types of radars use some variations of these units, and
we will explain those variations, as necessary in the next
chapter. For now, lets look at the block diagram in
You can see on the block diagram that the heart of
the radar system is the modulator. It generates all the
necessary timing pulses (triggers) for use in the radar
and associated systems. Its function is to ensure that all
subsystems making up the radar system operate in a
definite time relationship with each other and that the
intervals between pulses, as well as the pulses
themselves, are of the proper length.
The transmitter generates powerful pulses of
electromagnetic energy at precise intervals. The
required power is obtained by using a high-power
microwave oscillator, such as a magnetron, or a
microwave amplifier, such as a klystron, that is supplied
by a low-power rf source. (You can review the
Figure 1-4.Block diagram of fundamental radar system.
construction and operation of microwave components
in NEETS module 11, Microwave Principles.)
The duplexer is essentially an electronic switch that
permits a radar system to use a single antenna to both
transmit and receive. The duplexer must connect the
antenna to the transmitter and disconnect the antenna
from the receiver for the duration of the transmitted
pulse. As we mentioned previously, the switching time
is called receiver recovery time, and must be very fast if
close-in targets are to be detected.
The antenna system routes the pulse from the
transmitter, radiates it in a directional beam, picks up the
returning echo and passes it to the receiver with a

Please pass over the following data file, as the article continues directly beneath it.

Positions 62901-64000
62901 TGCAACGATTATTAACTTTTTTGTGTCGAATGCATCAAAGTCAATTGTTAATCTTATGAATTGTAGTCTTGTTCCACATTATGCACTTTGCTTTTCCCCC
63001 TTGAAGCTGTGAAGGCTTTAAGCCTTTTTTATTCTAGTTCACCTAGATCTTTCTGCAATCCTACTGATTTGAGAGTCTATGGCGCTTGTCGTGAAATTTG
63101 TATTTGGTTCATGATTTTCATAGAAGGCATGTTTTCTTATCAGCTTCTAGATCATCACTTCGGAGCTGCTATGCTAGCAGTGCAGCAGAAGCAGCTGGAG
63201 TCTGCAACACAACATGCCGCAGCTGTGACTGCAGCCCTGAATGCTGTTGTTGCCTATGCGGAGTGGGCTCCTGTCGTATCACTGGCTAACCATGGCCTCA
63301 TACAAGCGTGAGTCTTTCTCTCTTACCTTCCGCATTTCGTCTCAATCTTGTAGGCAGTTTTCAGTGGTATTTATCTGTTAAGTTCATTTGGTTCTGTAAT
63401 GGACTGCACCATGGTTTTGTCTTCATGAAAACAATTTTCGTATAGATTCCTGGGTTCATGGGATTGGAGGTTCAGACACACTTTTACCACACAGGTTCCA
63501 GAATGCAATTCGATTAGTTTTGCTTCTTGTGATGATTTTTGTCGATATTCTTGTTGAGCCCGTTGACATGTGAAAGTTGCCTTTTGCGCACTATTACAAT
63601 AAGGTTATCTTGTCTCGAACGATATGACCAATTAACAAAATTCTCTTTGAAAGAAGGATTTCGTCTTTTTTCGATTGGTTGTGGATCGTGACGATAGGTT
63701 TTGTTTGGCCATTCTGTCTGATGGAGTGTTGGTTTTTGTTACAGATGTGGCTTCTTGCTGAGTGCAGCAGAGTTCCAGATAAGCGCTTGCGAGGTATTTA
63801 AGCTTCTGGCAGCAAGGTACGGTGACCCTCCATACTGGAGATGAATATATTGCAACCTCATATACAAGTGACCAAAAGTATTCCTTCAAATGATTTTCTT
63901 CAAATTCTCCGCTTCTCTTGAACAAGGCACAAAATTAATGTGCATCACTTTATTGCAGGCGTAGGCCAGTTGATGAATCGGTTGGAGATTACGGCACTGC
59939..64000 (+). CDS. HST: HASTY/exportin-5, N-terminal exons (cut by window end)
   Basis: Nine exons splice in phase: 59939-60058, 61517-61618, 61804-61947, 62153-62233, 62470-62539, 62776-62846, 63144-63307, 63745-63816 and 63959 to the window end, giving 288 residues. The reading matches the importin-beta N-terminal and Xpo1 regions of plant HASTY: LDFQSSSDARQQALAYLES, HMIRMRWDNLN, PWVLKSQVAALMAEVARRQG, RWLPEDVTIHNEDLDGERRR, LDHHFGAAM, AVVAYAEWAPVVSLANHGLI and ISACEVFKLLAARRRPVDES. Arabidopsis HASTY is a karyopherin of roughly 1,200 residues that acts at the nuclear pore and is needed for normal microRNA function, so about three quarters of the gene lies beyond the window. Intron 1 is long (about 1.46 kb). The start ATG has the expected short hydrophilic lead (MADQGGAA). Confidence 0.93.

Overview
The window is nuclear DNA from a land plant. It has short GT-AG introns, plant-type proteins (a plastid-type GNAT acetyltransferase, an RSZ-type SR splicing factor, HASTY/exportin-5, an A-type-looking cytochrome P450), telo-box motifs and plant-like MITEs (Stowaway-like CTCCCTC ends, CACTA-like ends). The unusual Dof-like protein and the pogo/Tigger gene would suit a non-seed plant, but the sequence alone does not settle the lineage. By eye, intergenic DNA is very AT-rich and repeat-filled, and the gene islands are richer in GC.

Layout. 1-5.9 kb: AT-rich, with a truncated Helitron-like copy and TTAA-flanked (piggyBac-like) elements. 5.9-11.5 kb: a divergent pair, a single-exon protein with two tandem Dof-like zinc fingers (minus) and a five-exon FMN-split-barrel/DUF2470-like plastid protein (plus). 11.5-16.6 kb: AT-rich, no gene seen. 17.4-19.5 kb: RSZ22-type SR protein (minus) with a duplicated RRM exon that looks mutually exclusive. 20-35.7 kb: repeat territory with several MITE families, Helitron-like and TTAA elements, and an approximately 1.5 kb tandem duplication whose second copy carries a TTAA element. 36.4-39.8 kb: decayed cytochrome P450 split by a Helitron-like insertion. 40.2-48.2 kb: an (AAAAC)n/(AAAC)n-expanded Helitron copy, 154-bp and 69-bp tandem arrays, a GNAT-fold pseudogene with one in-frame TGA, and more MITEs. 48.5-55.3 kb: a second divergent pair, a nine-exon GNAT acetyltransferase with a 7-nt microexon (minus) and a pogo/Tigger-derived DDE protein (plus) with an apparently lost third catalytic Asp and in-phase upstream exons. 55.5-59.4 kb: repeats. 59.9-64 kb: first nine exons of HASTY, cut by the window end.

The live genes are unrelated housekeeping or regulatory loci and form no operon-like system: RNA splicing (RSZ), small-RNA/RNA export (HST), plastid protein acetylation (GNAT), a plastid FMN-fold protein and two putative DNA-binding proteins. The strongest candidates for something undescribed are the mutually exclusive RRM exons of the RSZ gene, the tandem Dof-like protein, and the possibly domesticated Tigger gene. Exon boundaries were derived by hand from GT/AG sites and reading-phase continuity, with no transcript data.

minimum of loss. The antenna system includes the
antenna, transmission lines, and waveguide from the
transmitter to the antenna, and transmission lines and
waveguide from the antenna to the receiver.
The receiver accepts the weak rf echoes from the
antenna system and routes them to the indicator as
discernible video signals. Because the radar
frequencies are very high and difficult to amplify, a
superheterodyne receiver is used to convert the echoes
to a lower frequency, called the intermediate frequency
(IF), which is easier to amplify.
The indicator uses the video output of the receiver
to produce a visual indication of target information
including range and bearing (or in the case of
height-finding indicators, range and height).
TYPES OF RADAR SYSTEMS
Because of different design parameters, no single
radar set can perform all the many radar functions
required for military use. The large number of radar
systems used by the military has forced the development
of a joint-services classification system for accurate
identification of radars.
Radar systems are usually classified according to
their specific function and installation vehicle. The
joint-service standardized classification system divides
these broad categories for more precise identification.